While established companies have familiarity and brand as a currency of trust among customers, a startup has to rely heavily on building trust through a strong value proposition that leaves the customer feeling understood and motivated to act. Therefore, value propositions are important for startups to win early sales. Developing a strong value proposition can be challenging. It requires a deep understanding of what a customer wants to accomplish and why it is important. In the beginning, a startup assumes answers to these questions of what and why but they usually need to be tested and refined to find a scalable business model. This post will cover how to develop and test value propositions that win early sales.
The lean canvas enables rapid testing of business model assumptions to find problems worth solving and a repeatable business model or, at worst, to quickly determine if pursuing an idea is a waste of time and money. For this, assumptions on the canvas need to be in a testable format so that they can be validated or invalidated.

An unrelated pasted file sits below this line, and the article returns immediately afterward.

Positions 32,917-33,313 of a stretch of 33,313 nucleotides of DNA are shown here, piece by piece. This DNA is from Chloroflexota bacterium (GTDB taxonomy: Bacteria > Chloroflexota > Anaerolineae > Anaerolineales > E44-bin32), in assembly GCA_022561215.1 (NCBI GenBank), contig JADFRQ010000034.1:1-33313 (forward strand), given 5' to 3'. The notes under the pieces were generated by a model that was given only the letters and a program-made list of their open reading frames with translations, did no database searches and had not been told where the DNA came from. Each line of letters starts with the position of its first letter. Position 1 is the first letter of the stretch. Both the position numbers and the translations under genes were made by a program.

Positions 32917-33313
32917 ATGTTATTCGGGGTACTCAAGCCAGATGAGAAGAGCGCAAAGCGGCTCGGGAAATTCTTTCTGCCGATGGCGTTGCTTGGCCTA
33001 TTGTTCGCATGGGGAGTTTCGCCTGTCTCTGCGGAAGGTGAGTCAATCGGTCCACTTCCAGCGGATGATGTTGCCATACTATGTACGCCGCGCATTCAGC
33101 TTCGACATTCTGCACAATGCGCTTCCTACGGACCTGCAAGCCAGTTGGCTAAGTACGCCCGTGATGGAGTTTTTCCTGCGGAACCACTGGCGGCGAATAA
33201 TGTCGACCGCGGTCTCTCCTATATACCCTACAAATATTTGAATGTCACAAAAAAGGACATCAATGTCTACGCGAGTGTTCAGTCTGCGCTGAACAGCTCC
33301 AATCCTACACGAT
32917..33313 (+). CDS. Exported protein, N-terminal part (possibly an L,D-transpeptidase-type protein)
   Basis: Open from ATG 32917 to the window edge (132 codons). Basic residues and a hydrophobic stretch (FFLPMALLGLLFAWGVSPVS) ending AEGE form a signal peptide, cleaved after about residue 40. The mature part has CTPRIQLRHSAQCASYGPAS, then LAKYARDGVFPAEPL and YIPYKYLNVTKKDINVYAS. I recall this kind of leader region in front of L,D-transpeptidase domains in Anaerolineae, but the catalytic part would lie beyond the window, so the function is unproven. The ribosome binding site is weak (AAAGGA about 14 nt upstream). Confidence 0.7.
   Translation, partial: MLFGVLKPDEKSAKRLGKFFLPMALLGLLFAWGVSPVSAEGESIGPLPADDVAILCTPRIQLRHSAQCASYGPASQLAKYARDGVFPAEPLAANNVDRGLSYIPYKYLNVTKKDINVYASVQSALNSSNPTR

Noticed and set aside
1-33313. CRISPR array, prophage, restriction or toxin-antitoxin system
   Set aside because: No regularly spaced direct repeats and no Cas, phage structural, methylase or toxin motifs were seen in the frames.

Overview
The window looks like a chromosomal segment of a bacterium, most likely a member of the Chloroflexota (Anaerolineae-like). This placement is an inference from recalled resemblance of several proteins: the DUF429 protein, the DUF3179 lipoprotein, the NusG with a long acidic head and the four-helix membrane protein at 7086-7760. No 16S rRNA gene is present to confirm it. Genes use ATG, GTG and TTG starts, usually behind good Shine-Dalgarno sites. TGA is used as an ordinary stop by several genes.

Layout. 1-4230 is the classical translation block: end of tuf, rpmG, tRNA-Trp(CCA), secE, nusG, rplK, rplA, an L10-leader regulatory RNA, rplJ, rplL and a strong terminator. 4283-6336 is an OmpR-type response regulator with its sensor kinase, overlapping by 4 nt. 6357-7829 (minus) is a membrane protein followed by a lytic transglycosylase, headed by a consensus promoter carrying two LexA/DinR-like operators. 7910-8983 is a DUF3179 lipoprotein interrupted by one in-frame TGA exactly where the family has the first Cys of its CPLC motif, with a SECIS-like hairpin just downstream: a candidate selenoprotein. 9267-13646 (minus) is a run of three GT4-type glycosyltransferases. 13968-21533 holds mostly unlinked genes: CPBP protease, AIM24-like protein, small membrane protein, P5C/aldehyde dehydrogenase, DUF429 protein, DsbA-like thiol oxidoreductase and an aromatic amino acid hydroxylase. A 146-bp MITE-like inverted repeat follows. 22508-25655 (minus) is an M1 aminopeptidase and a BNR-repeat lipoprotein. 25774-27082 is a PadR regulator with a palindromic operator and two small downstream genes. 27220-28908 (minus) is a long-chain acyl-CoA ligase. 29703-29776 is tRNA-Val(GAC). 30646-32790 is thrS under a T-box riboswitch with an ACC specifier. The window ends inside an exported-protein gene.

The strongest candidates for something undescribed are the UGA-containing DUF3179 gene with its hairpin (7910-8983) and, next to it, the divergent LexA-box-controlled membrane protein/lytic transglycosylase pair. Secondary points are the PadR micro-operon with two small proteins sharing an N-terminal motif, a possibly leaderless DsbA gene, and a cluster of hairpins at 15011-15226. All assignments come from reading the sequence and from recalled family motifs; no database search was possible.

George E.P Box
A social entrepreneur should be actively building and testing the assumptions in the business model from day one. Using a canvas to model the business makes the process easier and faster.
This post is the second in a series on business modelling. My previous post on how to model a non-profit on the lean canvas is recommended for changemakers in non-profits or government.
In this post I will cover how to use the lean canvas to model your social business in a way that also highlights its purpose/impact. This post applies to all types of social businesses, including for-profit social ventures and social enterprises housed within non-profits. The lean canvas can also be used whether the business seeks to create its impact with a stakeholder group (e.g. customers, employees) or is looking to donate all its profits to a non-profit.
We as changemakers tend to focus on the social or environmental problem that we seek to address and not fully consider who is our donor, what problems are we are solving for them, and why will they donate money to our organizations. The lean canvas makes defining the how we create value for the donor explicit.
There are several iterations of the lean and business model canvases now floating around for non-profits and social ventures. However, I think that the lean canvas is still the best way for a non-profit to understand and communicate its model.